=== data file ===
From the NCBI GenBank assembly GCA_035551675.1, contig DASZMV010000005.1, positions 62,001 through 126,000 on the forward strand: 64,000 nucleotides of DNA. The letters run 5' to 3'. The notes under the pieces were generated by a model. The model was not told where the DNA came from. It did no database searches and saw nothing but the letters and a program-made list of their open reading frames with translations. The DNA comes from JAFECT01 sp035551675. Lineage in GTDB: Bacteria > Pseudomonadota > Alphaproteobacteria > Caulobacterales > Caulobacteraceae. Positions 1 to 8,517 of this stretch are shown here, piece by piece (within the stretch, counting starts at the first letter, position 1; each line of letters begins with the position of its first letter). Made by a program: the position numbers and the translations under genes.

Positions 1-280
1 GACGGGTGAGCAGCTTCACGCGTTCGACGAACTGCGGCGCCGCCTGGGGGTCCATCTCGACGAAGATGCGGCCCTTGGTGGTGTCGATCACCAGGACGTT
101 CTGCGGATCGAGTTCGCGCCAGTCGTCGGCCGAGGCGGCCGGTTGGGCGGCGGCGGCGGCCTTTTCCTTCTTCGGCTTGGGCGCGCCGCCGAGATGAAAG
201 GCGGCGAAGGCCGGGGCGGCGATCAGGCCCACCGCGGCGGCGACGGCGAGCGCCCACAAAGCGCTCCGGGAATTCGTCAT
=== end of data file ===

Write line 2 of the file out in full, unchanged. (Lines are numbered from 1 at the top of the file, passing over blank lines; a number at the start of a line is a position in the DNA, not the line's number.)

Positions 1-280